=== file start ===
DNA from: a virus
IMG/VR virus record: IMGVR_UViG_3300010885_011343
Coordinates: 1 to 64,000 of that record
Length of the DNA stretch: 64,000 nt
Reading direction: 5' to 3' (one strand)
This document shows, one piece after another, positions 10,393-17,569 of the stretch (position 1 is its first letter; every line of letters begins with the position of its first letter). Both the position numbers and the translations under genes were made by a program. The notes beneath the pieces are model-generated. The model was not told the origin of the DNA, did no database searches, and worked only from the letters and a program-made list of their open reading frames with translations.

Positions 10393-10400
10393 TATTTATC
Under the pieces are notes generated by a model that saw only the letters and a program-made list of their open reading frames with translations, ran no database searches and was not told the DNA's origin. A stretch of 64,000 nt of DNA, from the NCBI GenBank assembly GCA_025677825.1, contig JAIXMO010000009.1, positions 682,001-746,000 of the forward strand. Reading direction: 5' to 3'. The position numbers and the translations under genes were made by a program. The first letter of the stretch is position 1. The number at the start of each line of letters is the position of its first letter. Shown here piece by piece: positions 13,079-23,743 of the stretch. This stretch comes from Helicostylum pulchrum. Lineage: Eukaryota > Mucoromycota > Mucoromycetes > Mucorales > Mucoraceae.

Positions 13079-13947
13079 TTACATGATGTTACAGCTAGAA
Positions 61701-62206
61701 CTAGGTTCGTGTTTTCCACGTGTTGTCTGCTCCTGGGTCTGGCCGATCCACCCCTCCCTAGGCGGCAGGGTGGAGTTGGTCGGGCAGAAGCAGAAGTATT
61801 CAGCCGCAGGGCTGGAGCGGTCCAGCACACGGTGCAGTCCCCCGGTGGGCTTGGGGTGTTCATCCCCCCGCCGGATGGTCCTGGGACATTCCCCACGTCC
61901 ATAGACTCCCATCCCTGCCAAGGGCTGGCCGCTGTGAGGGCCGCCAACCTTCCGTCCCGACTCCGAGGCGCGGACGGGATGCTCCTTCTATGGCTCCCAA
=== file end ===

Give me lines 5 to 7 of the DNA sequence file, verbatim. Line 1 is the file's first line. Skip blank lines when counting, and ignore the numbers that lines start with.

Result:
Reading direction: 5' to 3' (one strand)
This document shows, one piece after another, positions 10,393-17,569 of the stretch (position 1 is its first letter; every line of letters begins with the position of its first letter). Both the position numbers and the translations under genes were made by a program. The notes beneath the pieces are model-generated. The model was not told the origin of the DNA, did no database searches, and worked only from the letters and a program-made list of their open reading frames with translations.

Positions 10393-10400